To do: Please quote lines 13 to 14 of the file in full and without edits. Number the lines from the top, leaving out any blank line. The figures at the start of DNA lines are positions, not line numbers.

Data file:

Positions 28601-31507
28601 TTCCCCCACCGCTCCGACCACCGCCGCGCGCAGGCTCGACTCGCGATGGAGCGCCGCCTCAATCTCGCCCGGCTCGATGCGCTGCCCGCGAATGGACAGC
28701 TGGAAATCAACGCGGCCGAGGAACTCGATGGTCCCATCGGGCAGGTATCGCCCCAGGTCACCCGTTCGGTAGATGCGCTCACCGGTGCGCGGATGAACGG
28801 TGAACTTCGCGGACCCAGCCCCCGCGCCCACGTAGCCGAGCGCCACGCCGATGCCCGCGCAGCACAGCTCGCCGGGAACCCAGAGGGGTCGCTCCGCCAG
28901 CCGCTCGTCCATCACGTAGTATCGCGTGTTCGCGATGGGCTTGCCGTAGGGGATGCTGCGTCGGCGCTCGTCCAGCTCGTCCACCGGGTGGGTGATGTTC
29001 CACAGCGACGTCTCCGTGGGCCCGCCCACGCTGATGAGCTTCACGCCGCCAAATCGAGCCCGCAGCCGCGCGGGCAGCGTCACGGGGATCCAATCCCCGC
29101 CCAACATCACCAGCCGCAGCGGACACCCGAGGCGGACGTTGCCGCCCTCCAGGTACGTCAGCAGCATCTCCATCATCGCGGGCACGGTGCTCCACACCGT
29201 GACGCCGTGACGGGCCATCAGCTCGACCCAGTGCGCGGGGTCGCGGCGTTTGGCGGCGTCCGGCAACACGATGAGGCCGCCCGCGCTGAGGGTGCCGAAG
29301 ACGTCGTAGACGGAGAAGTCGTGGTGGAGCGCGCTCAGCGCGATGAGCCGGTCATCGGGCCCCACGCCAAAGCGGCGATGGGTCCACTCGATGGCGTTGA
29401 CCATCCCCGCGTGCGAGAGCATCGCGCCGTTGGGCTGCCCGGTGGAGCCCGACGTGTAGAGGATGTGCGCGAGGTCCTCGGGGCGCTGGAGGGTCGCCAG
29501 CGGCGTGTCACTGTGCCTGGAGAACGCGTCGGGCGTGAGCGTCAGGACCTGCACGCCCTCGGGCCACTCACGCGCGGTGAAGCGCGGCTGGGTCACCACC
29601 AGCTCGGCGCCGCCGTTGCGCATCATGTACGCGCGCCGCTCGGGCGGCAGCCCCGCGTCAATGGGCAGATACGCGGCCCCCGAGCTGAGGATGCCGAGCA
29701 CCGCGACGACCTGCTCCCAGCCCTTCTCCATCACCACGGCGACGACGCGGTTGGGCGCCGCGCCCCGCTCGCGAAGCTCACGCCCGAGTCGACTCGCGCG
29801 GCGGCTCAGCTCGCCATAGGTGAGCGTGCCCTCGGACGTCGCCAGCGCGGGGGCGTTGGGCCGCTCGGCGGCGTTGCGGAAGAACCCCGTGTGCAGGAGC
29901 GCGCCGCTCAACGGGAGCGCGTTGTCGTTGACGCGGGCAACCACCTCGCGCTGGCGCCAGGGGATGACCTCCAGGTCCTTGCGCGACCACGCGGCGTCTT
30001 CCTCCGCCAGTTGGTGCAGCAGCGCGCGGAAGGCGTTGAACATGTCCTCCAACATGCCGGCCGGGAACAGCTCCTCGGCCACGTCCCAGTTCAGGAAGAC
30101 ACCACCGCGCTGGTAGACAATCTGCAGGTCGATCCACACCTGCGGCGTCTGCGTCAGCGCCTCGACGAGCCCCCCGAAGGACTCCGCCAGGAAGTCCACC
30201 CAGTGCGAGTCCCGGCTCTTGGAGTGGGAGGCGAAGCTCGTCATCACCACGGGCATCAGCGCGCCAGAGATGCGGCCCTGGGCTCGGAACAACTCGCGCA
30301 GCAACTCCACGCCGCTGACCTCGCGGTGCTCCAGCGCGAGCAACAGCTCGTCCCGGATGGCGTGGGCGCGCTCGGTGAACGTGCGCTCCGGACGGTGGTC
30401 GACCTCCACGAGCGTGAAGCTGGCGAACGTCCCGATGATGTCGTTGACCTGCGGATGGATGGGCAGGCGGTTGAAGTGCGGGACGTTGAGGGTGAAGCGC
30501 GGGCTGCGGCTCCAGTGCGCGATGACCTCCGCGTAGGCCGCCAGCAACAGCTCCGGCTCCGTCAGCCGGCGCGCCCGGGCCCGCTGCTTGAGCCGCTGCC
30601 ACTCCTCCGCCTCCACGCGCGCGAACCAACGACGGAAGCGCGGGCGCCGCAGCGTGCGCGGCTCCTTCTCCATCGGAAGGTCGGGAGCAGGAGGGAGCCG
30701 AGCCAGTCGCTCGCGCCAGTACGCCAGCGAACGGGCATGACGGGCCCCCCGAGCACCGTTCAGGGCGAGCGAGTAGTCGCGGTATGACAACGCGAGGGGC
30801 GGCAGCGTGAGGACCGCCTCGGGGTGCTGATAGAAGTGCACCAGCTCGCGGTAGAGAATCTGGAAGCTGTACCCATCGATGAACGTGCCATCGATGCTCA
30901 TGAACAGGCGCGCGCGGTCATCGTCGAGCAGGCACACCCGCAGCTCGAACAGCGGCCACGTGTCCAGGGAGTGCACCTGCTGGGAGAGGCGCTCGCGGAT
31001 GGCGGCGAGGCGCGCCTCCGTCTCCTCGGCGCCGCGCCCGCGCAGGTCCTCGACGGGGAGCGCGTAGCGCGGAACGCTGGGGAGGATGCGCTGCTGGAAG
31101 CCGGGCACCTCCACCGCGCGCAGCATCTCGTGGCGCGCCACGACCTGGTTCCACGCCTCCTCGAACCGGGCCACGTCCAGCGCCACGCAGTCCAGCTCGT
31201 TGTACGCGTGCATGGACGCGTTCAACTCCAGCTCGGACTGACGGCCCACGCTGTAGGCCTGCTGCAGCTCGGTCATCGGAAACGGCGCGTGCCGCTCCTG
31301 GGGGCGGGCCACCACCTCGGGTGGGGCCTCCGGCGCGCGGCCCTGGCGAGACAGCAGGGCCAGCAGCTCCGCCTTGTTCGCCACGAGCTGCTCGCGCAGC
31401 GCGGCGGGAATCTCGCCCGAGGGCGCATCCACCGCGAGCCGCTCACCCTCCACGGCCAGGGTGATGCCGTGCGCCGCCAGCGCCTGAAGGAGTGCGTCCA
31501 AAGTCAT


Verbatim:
29701 CCGCGACGACCTGCTCCCAGCCCTTCTCCATCACCACGGCGACGACGCGGTTGGGCGCCGCGCCCCGCTCGCGAAGCTCACGCCCGAGTCGACTCGCGCG
29801 GCGGCTCAGCTCGCCATAGGTGAGCGTGCCCTCGGACGTCGCCAGCGCGGGGGCGTTGGGCCGCTCGGCGGCGTTGCGGAAGAACCCCGTGTGCAGGAGC